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Today marks 32 years since the Marchioness disaster, when the vessel was struck near Southwark Bridge

The Marchioness disaster was a collision between two vessels on the River Thames in London in the early hours of 20 August 1989, which resulted in the deaths of 51 people. The pleasure steamer Marchioness sank after being hit twice by the dredger Bowbelle at about 1:46 am, between Cannon Street railway bridge and Southwark Bridge.

Marchioness had been hired for the evening for a birthday party and had about 130 people on board, four of whom were crew and bar staff. Both vessels were heading downstream, against the tide, Bowbelle travelling faster than the smaller vessel. Although the exact paths taken by the ships, and the precise series of events and their locations, are unknown, the subsequent inquiry considered it likely that Bowbelle struck Marchioness from the rear, causing the latter to turn to port, where she was hit again, then pushed along, turning over and being pushed under Bowbelles bow. It took thirty seconds for Marchioness to sink; 24 bodies were found within the ship when it was raised.

An investigation by the Marine Accident Investigation Branch (MAIB) blamed a lack of lookouts, but their report was criticised by the families of the victims, as the MAIB had not interviewed anyone on Marchioness or Bowbelle, but relied on police interviews. The government refused to hold an inquiry, despite pressure from the families. Douglas Henderson, the captain of Bowbelle, was charged with failing to have an effective lookout on the vessel, but two cases against him ended with a hung jury. Henderson had not broadcast a mayday call after the collision and did not deploy either the lifebuoys or life raft. A private prosecution for manslaughter against four directors of South Coast Shipping Company, the owners of Bowbelle, and corporate manslaughter against the company was dismissed because of lack of evidence.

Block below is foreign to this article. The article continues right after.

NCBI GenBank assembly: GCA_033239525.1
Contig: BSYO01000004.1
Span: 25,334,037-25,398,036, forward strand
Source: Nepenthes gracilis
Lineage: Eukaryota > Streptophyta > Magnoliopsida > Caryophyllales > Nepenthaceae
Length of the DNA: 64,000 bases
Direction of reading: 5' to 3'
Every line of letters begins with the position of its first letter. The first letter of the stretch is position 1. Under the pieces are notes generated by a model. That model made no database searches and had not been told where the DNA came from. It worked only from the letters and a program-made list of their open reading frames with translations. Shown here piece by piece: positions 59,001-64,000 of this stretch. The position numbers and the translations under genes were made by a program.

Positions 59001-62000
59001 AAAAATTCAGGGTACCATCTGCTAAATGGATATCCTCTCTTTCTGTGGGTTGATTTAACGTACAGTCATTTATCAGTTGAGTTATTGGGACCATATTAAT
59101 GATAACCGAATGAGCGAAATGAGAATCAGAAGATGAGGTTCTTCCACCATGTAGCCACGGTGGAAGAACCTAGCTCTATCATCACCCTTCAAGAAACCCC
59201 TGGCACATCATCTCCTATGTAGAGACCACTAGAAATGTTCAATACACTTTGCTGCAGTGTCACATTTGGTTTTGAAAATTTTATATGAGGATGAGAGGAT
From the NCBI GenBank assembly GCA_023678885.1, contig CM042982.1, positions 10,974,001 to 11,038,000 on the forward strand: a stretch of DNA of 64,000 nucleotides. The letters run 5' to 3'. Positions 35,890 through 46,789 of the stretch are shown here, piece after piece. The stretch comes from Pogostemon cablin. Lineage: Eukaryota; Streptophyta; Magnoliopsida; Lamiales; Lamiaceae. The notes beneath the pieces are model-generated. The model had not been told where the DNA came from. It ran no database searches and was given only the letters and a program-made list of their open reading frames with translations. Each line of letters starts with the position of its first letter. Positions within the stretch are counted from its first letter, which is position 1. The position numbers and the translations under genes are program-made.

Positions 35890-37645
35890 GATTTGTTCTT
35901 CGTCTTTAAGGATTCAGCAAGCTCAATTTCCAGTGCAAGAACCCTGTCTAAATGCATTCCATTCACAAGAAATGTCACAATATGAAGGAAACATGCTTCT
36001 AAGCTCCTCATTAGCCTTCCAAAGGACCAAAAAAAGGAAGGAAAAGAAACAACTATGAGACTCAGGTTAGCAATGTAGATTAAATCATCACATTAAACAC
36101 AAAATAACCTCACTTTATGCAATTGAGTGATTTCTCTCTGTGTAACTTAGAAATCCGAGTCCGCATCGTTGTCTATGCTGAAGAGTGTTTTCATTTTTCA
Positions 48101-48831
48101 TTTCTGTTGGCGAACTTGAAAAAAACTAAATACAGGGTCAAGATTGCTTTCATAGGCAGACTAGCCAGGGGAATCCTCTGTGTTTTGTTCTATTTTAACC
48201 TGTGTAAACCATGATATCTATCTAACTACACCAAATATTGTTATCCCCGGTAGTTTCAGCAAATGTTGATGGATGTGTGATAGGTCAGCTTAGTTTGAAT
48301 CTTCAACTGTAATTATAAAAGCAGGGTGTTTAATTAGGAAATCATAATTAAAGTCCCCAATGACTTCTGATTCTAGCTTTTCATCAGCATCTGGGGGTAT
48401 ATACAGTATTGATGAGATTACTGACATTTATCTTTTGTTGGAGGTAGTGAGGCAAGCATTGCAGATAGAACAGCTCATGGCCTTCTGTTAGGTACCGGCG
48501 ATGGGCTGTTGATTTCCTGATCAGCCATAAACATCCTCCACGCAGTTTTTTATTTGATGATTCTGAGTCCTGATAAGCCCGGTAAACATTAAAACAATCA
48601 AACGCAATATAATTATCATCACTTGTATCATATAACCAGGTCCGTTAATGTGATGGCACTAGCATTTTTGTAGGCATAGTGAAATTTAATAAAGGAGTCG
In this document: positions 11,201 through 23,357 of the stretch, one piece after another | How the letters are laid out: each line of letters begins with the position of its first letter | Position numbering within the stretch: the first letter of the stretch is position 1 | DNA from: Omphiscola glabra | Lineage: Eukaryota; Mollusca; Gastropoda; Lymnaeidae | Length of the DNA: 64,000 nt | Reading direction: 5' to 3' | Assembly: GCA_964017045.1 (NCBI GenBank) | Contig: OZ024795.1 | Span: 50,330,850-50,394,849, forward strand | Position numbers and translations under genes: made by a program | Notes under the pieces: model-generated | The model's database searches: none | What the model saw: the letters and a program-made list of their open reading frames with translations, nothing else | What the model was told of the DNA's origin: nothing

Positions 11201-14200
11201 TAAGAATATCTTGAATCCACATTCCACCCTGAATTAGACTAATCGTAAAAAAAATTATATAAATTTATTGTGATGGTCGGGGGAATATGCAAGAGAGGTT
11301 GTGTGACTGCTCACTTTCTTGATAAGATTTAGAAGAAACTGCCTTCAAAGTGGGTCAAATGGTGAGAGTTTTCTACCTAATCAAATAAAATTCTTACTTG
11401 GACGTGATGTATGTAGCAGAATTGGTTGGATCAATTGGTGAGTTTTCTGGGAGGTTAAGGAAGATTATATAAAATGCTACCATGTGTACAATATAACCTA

A formal inquiry in 2000 concluded that “The basic cause of the collision is clear. It was poor lookout on both vessels. Neither vessel saw the other in time to take action to avoid the collision.”[1] Criticism was also levelled at the owners of both ships, as well as the Department of Transport and the Port of London Authority. The collision and the subsequent reports led to increased safety measures on the Thames, and four new lifeboat stations were installed on the river.